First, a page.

This book is the collective use of force within the framework of the Charter, whose ambitious project is based on the premise that armed force can be resorted to exclusively in the common interest. It begins with a short discussion of the powers granted to the Security Council for the discharge of its primary responsibility for the maintenance of international peace and security, and the conditions under which these powers may be exercised. The United States, supported by its NATO allies, or at least some of them, openly challenged the authority of the Security Council and attempted to downgrade its authorisation from a legal requirement to a matter of political convenience. The book deals with the use of force by States either individually or jointly. Through the lenses of the interaction between the Charter and customary international law, it considers the evolution of the right to self-defence, the only exception expressly provided for in the Charter, and the possible re-emergence of other exceptions. The book focuses in particular on the controversial question concerning the legality of the threat or use of nuclear weapons in self-defence and of the pre-emptive military action against threats posed by these weapons. Often referring to the recent Iraqi crisis, it further deals with the collective and unilateral means at the disposal of the United Nations and its members to enforce disarmament obligations and tackle the proliferation of weapons of mass destruction.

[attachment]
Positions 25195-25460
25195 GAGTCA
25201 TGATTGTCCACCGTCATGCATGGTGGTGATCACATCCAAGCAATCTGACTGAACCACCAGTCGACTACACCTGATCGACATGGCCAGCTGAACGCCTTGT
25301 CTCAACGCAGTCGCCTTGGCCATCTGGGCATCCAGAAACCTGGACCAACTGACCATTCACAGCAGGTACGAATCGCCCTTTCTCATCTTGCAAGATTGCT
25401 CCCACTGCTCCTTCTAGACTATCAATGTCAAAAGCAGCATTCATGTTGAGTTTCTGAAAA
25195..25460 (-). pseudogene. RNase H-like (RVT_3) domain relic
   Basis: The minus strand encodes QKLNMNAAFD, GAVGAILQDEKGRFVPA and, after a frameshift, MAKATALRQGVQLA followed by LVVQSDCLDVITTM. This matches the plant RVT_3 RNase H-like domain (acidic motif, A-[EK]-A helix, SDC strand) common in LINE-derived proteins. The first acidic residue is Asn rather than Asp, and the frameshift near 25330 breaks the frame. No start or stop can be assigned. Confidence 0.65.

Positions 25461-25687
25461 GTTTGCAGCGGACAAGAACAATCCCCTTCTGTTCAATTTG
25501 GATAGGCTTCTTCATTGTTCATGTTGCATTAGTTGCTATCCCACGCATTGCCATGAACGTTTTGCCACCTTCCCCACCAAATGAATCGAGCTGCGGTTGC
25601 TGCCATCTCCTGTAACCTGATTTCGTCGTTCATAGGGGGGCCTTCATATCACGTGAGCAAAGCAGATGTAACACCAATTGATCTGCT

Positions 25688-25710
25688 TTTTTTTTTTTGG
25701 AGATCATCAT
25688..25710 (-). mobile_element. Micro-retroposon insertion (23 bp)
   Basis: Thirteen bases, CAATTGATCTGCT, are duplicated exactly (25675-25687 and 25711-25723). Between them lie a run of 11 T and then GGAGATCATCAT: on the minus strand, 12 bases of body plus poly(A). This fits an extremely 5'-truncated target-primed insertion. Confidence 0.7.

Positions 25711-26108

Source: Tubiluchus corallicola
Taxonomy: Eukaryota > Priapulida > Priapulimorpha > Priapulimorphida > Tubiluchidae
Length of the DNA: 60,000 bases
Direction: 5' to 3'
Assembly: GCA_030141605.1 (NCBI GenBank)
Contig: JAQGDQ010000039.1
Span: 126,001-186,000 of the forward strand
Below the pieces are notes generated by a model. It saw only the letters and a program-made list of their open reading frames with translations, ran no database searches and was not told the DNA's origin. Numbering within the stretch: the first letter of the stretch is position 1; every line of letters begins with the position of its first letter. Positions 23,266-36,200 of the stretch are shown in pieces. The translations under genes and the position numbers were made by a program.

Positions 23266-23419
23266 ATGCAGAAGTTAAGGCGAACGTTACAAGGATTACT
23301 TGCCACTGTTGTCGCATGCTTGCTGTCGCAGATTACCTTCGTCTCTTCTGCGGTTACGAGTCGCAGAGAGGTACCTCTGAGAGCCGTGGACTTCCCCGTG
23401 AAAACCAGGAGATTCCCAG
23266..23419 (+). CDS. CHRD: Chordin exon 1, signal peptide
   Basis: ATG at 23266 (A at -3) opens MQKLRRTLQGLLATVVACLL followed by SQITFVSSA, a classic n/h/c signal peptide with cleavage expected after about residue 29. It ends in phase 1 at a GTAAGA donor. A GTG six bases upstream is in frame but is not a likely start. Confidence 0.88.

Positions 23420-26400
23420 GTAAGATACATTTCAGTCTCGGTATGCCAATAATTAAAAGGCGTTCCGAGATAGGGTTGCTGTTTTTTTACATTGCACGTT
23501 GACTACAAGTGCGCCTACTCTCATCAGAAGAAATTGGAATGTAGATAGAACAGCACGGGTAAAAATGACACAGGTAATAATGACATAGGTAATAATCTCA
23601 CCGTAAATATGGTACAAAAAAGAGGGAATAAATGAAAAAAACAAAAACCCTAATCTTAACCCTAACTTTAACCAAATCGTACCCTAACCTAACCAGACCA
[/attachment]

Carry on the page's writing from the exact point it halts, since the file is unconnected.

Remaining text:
From Afghanistan to Iraq
Kerry Longhurst

Longhurst, Germany and the use of force.qxd 30/06/2004 16:25 Page 77 4 The momentum of change. Germany and the use of force II: from Afghanistan to Iraq Germany’s engagement in Kosovo in a combat capacity appeared to have shifted the parameters of German security policy and perspectives on the use of force, apparently to ‘solidify the new consensus’ over foreign and security policy.1 Indeed, Kosovo did seem to confirm that the trajectory of change already apparent in the 1990s was leading to a normalising of Germany’s relationship with the use of force

in Germany and the use of force